Colonial Bancgroup, an Alabama bank prominent in the Tampa Bay area, skirted disaster when a privately owned Ocala mortgage banking company agreed to invest $300 million in the struggling regional bank.
The deal revealed late Tuesday briefly bolstered Colonial's battered stock Wednesday and, at the least, bought the bank more time.
Federal and state regulators had given Colonial until Tuesday to find more capital or face dire consequences, including a possible forced sale. Unless it raised $300 million this week, Colonial also wouldn't have qualified for $550 million in federal bailout or TARP funds.
But the $26 billion institution, the fifth biggest bank in Florida, isn't out of the woods yet.
Moody's Investors Service downgraded Colonial on Wednesday, citing a threat that the pact with Ocala's Taylor, Bean & Whitaker Mortgage Co. won't be consummated. Without a substantial injection of capital, there is "significant risk" of Colonial being undercapitalized, Moody's said.
And even if the deal is finalized, some bank analysts were concerned the added funds wouldn't be enough to help Colonial weather this downturn.
"With the amount of loan losses Colonial reported in 2008 and continued deterioration in the real estate market and general economy, it is unlikely this TARP capital and Taylor, Bean-led investment would ensure the company would remain well-capitalized," SunTrust Robinson Humphrey analyst Jennifer Demba wrote to clients Wednesday.
In a release, Colonial said that with the investment "it is anticipated that Colonial will continue to operate as a stand-alone publicly-traded company with an independent board of directors and management team."
Taylor Bean, whose chairman is Lee Farkas, is hardly a household name even though it is headquartered just north of the Tampa Bay area. It describes itself as one of the "top ten" national wholesale mortgage lenders. It is also a savings and loan holding company regulated by the Office of Thrift Supervision through its ownership of Platinum Community Bancshares, the parent of Platinum Community Bank, a federal savings bank headquartered in Rolling Meadows, Ill.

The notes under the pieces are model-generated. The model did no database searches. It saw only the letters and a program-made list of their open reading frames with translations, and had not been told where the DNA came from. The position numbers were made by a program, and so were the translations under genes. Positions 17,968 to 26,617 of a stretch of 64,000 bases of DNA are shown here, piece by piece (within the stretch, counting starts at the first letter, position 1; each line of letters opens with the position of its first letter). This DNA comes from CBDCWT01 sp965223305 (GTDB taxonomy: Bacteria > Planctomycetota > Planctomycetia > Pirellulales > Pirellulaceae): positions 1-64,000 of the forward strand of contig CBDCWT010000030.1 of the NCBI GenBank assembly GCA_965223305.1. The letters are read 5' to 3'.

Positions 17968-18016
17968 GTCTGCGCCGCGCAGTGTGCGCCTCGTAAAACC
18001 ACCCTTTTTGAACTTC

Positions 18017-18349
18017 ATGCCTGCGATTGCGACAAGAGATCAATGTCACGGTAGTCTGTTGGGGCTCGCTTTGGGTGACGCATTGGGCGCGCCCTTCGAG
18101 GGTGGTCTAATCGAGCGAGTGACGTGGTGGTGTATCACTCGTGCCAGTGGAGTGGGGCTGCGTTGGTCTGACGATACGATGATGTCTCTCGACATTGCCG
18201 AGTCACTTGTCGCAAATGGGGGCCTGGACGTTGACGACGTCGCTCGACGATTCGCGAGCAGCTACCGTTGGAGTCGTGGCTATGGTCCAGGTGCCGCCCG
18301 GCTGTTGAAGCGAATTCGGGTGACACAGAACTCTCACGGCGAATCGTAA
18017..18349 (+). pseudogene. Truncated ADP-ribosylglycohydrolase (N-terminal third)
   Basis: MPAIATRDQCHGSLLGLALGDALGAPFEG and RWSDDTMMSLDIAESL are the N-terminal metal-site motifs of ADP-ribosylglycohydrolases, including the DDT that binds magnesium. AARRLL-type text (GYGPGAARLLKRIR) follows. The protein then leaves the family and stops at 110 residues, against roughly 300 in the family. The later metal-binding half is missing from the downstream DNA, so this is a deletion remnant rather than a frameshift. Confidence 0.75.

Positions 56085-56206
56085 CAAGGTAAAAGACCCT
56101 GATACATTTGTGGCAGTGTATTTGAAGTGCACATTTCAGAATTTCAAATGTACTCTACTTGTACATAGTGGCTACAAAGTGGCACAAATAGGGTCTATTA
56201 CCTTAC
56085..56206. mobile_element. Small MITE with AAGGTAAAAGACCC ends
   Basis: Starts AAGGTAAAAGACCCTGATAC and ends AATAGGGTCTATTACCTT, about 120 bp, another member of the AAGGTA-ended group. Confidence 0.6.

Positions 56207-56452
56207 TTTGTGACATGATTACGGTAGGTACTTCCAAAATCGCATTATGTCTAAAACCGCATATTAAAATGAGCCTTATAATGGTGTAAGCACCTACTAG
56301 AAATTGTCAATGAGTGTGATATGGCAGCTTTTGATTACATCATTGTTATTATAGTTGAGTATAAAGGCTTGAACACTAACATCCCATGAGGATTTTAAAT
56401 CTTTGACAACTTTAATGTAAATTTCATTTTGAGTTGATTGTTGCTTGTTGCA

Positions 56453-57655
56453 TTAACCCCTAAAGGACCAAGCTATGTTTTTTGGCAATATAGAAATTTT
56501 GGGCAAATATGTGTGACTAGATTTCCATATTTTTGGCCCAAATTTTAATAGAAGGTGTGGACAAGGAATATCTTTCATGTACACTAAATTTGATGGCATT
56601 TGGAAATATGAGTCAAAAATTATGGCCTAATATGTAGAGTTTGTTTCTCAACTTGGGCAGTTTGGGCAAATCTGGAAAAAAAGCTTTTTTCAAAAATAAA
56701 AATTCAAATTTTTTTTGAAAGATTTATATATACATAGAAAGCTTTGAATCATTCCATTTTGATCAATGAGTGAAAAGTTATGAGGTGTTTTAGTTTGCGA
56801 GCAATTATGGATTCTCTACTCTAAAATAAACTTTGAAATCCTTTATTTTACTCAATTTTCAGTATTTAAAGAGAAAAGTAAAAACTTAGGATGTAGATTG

Birmingham-based Colonial was part of an army of Alabama banks, such as Regions, AmSouth and SouthTrust, that built up sizable deposits in Florida's borders during the 1990s.
Like its Georgia brethren, Colonial tapped into Florida's burgeoning real estate market as it grew into the fifth largest bank in the state with nearly 3 percent of all deposits. Out of 340 branches in five states, more than half are in Florida, including 30 in the Tampa Bay area.
But it was that very exposure to Florida's real estate collapse which pushed Colonial into the red last year, losing $880.5 million.
For Colonial, Taylor Bean's rescue comes at a steep cost. First, Taylor Bean immediately becomes Colonial's 75 percent majority owner, which means the Alabama bank is now effectively controlled out of Ocala. Second, Colonial will drop its bank charter and instead become a thrift holding company. And third, Taylor Bean gets five seats on Colonial's 15-member board and will have a say on five other board members, in collaboration with Colonial.
Colonial has 30 days to find a better deal. If it finds one, it has to pay a $10 million termination fee to the investors.
A year ago, Colonial shares were trading for $14 apiece. After dropping to an alarming 29 cents in early March, shares have rebounded slightly. Colonial's stock closed Wednesday at $1.05, up 15 cents or 17 percent.
Information from Times wires was used in this report.